Real Madrid coach Zinedine Zidane surprised almost everyone by resting Cristiano Ronaldo for his team's first game of 2017.
The recently crowned Ballon d'Or winner was left out of Wednesday's 3-0 Copa del Rey last-16 first-leg win at home to Sevilla. And Ronaldo's playing time has been a regular subject of conversation around Bernabeu in recent seasons.
The general feeling is it makes sense to rest the Portuguese from time to time, given that he'll turn 32 in February and his troublesome injury issues in recent seasons. But leaving him out has been problematic because of his desire to play every game.
Zidane appears to have stepped in where predecessors Carlo Ancelotti and Rafa Benitez feared to tread. Ronaldo was also rested for Madrid's last La Liga game of 2016, at home to Deportivo La Coruna.
This contrasts with the 2015-16 campaign, when he played 48 of Madrid's 52 games in all competitions. He missed just one match in Benitez's ill-fated six months -- the 3-1 Copa del Rey win at third-tier Cadiz.
On arrival, Zidane also seemed wary of upsetting Ronaldo, as the only three games he missed were because of injury toward the end of 2015-16. Even then, there was an attempt to force the issue, as Ronaldo flew to England only to fail a late fitness test before the Champions League semifinal first leg at Manchester City.
He was substituted only twice all season, meaning he played 4,293 minutes of the team's 4,710 over the campaign -- a rate of 91 percent.
The story was similar the season before last. With Ancelotti in charge, Ronaldo featured in 54 of Madrid's 59 games. Of the five he missed, two were due to suspension, one due to injury and the others in the early stages of the Copa del Rey. He played 87 percent of all possible minutes for Madrid over the season.
Before that, in 2013-14, the campaign was probably the worst of Ronaldo's career from a fitness perspective, with muscle problems hampering him. But he still played 30 out of 38 games in La Liga, six Copa del Rey fixtures and 12 Champions League matches. Even with Madrid often three or four goals ahead against weaker opponents, he was substituted only once all season.
"When I see Cristiano tired, I will give him a rest," Ancelotti said.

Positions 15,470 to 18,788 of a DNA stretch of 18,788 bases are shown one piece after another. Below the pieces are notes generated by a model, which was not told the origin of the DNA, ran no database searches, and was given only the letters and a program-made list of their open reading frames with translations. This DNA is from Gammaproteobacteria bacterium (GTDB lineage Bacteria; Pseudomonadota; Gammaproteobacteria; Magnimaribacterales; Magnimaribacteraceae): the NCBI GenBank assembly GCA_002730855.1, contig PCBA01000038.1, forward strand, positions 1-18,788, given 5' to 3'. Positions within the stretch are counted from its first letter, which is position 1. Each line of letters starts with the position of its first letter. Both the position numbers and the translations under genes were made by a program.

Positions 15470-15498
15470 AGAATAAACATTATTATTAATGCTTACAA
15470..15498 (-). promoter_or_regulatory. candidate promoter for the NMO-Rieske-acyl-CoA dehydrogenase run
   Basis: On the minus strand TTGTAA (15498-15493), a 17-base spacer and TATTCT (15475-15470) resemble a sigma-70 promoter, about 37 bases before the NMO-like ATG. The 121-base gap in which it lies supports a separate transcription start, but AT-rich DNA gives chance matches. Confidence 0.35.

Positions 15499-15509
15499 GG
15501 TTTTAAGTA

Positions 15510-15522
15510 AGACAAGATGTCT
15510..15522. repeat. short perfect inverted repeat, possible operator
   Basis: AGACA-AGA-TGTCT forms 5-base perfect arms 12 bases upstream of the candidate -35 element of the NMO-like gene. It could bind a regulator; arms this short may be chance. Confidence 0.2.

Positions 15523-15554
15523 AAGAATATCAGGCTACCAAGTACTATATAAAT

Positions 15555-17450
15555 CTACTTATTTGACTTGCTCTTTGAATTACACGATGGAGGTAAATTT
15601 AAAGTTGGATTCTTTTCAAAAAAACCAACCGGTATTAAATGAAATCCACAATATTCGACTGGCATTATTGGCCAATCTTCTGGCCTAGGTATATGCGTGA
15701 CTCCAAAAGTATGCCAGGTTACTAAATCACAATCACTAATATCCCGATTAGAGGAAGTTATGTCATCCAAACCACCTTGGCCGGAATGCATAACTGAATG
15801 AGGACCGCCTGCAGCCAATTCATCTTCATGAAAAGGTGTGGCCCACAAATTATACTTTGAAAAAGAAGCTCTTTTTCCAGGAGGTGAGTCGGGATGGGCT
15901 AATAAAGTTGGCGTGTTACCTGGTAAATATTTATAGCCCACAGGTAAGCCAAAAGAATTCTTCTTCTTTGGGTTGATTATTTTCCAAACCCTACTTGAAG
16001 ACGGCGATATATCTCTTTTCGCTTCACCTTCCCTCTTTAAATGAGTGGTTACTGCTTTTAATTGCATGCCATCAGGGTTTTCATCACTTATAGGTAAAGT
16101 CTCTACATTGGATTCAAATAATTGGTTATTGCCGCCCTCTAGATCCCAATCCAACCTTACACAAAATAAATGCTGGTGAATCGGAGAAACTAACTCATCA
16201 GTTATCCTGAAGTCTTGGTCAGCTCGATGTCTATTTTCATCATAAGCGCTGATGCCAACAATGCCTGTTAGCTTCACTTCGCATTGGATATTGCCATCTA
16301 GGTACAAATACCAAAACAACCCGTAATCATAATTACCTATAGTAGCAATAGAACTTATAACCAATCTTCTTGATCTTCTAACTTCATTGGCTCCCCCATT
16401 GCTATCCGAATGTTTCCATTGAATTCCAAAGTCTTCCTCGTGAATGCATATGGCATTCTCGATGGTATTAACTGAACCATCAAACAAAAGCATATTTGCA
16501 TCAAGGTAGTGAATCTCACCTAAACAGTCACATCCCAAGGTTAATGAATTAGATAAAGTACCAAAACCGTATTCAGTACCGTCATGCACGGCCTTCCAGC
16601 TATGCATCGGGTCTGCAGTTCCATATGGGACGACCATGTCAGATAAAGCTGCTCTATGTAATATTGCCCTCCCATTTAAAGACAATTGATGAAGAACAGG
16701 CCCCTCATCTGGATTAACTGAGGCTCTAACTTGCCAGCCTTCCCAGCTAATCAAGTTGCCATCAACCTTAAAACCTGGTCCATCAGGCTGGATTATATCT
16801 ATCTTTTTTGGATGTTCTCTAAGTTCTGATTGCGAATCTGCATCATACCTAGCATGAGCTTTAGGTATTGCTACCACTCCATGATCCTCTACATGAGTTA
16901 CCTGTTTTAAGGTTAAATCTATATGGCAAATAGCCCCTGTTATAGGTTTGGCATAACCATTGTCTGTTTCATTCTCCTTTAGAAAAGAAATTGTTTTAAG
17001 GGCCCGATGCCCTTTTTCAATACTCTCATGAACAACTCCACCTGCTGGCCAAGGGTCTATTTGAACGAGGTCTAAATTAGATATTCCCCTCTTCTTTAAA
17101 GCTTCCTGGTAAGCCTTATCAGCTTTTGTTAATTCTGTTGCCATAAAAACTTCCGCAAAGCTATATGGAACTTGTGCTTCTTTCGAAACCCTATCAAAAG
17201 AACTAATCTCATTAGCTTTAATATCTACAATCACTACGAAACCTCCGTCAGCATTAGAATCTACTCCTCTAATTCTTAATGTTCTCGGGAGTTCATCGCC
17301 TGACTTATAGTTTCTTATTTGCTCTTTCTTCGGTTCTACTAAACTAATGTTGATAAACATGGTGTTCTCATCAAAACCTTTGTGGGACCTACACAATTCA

This year, with Zidane firmly in control, things look very different. Ronaldo missed the 3-2 European Super Cup win over Sevilla and the first two La Liga games because of injury post-Euro 2016.
But even since coming back to fitness, he has not always been an automatic name on the team sheet. In the first five months of the campaign, Ronaldo has been left out four times when fit and available.
When he was taken off early in September's 2-2 draw at Las Palmas, TV pictures appeared to show Ronaldo furious at Zidane's decision, although the Madrid coach played down the alleged row.
"It was not that [Ronaldo] was playing badly," the Frenchman said. "We are playing on Tuesday, and Cristiano must rest too sometimes. It was just for that. Angry? That would be your interpretation. He always wants to be on the pitch. We have to take him out sometimes, and we did today."
The incident was soon forgotten, and the petulant reaction has not been repeated in public. It seems even Ronaldo accepts he cannot play every minute. Still, it was a shock when he was left out of the squad for Wednesday's clash against Jorge Sampaoli's Sevilla, who arrived at the Bernabeu in dangerous form with one defeat in seven and three wins on the spin before the defeat.
"The players are only just back from their holidays and the next league game is against Granada at the Bernabeu, but Cristiano will be rested," AS editor Alfredo Relano wrote.
"It's mind-boggling ... Zidane won't even have him in reserve on the bench... [it] is a startlingly brave decision."
Ever the diplomat, Zidane told the postgame news conference that Ronaldo's status had not changed, and he would be back for Granada at home on Saturday.
"Of course there are some players who are more important than others -- one player can make a difference, like Cristiano always does," the coach said.
"But to win everything we want, we are going to need everyone. The season is long, and there are a lot of games. Cristiano will play on Saturday. And he will play many games. There is no need to be worried."
Ronaldo has featured in just 19 of Madrid's first 28 matches and has been substituted much more regularly than ever. He's played just 68 percent of the season so far, but his team have not missed him too badly, as they have progressed in both cup competitions and sit three points clear atop La Liga. They're also on a club-record 38-match unbeaten run.
Ronaldo's thoughts on his game time remain unclear, and he's lagging behind Barcelona's Lionel Messi in the scoring charts in both Spain and Europe.
But to many at the Bernabeu, Zidane's handling of the issue looks like masterful management.